ERIN says: If companies aren’t asking, they’re not going to know if their diversity recruitment initiatives are paying off. To get the best ROI on their job postings, ask candidates questions about how they found you and why they applied.
A: Utilize a DEI team, create one if you don’t have one already, and educate your team members.
TASHA says: We are seeing more companies putting together teams to work on DEI. It’s nice to see, and it’s a long time coming. People need to start getting the information, so that they can put a strategy together.
Q: How do you overcome the hurdles in diversity recruiting?
A: A one-stop shop that is not one-size-fits-all.
Using the YM Careers Network, our team can work with any employer or job title to make a highly effective recruitment package that works for you. They know where specific jobs will resonate with the audience you’re looking for and can create custom digital strategies for you based on your specific needs. This way, you can get your postings in front of multiple diverse audiences, reaching many demographics and audiences all at once.
TASHA says: I have people that, every time they have an opportunity, will ask, “Where do you recommend, I put this?” They work with me based off my recommendations because they want to reach the right candidates.
Q: What’s a common mistake when trying to hire for diversity?
A: Don’t look for a unicorn. Look for a platform. Make your goal to improve culture and make hiring diverse candidates an ongoing initiative.
TASHA says: It can be overwhelming because diversity is so big right now. No one has all the answers. But the biggest mistake people can make is to look for a unicorn. Don’t expect to find one person that checks all your diversity boxes – a minority, woman, disabled, and a veteran. Focus on finding the right platform for recruiting diverse applicants for your niche jobs.
Q: What is a common attitude you’ve seen in employers who successfully recruit for DEI?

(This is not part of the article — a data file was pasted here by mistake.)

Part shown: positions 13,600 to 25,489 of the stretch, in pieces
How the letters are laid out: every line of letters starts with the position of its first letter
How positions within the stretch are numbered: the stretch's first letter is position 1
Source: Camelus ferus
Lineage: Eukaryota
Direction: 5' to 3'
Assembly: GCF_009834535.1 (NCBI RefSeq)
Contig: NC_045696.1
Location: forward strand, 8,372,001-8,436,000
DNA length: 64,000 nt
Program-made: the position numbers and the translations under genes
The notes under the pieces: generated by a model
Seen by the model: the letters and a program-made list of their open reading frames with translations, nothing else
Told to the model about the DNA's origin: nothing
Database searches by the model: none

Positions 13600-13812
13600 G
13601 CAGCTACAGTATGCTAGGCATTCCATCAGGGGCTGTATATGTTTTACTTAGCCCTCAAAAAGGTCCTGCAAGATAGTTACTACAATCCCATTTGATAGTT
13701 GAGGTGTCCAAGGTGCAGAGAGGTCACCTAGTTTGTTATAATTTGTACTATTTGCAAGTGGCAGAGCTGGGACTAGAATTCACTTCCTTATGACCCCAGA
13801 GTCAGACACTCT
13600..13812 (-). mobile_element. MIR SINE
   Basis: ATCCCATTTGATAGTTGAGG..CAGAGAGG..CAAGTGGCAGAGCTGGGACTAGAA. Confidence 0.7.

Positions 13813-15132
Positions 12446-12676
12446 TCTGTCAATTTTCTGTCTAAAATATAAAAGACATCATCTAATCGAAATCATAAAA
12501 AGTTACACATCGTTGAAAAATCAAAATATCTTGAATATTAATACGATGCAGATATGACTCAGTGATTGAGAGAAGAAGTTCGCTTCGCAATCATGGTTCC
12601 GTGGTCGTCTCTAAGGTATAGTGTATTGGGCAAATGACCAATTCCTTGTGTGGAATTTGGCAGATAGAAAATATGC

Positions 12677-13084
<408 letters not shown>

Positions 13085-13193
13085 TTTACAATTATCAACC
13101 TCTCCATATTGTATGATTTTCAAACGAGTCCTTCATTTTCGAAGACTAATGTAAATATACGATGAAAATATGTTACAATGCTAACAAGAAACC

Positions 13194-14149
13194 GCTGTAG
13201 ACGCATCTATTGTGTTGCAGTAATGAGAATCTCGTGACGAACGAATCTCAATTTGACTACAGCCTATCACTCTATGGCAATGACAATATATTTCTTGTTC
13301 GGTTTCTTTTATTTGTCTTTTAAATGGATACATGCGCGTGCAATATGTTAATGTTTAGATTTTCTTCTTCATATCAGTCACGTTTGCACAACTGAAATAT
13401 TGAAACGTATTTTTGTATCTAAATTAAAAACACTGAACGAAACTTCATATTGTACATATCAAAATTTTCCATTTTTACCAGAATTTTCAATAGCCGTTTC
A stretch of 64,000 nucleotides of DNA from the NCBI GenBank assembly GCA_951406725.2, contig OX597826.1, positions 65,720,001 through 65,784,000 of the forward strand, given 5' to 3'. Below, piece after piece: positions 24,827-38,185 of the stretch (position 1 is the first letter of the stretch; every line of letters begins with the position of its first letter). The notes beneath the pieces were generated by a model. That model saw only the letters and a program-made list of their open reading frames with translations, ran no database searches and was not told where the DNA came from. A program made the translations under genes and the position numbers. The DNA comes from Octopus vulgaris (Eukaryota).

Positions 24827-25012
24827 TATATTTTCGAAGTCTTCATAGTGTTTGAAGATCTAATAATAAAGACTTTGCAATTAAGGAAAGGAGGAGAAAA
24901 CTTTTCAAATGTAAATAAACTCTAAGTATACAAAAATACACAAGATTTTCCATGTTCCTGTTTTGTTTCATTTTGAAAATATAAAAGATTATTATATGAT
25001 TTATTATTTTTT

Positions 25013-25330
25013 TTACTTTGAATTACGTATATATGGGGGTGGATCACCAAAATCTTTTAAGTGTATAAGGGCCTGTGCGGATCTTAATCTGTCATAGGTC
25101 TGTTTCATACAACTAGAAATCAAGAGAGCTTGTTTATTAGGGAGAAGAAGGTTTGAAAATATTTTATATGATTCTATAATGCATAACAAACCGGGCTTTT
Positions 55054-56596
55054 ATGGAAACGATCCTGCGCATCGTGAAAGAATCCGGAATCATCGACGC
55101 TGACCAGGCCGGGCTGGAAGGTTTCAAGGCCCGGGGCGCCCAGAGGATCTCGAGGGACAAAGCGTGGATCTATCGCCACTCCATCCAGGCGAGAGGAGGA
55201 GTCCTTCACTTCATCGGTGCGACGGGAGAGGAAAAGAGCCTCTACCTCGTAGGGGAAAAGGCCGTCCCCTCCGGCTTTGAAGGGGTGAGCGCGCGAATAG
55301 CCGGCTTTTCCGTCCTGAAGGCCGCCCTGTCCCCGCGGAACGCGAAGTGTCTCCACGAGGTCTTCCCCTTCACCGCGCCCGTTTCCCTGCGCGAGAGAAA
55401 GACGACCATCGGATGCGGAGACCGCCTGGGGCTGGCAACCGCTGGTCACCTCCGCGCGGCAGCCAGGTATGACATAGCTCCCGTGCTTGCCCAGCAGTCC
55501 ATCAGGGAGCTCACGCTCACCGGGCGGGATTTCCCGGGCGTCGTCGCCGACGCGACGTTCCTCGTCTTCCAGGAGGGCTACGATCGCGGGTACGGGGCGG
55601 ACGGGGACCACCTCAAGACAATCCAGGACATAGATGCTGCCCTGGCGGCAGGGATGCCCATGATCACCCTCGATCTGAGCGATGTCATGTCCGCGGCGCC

A: It’s not a task – it’s an opportunity.
TASHA says: When I first started doing diversity it almost seemed like a task for people, versus now having conversations with people that are more passionate about it.
A: Build from the ground up. Think long-term and big picture, with a goal of a diverse workforce in the future as well as the present.
ERIN says: I had good conversations with companies wanting to get an actual diverse applicant pool instead of just targeting diverse candidates for one big executive position. Often, employers want to go straight for diversifying big roles like CEO, which is great, but can also create long-term success by diversifying their company on a broad scale when starting out with early career roles.
The key is understanding the need to develop a diverse talent pool from the ground up and have multiple diverse people in their organizations, instead of one person checking multiple boxes.
TASHA says: Focus on what you’re trying to improve – big picture – rather than what you’re trying to find. What are you trying to achieve? Focus on your internal goals and initiatives, rather than what you’re getting.
ERIN says: Absolutely. It’s the long term, big picture goal of a diverse workplace with a culture of inclusion. I think that that conversation has gotten better over the last four years.
A FEW TAKEAWAYS: What we learned from our Diversity Recruitment Experts
- The goal is to make it easier for candidates to get in the door who may not have had the same opportunities
- Make it easy for them to find you, and to imagine themselves as a part of your team
- Know the difference between “ideal” and “necessary” when it comes to listing requirements
- Be transparent about your workplace culture and your goals/initiatives for diversity
- Hiring for diversity is not a check box initiative
- Realize that one candidate is not going to “solve diversity” for you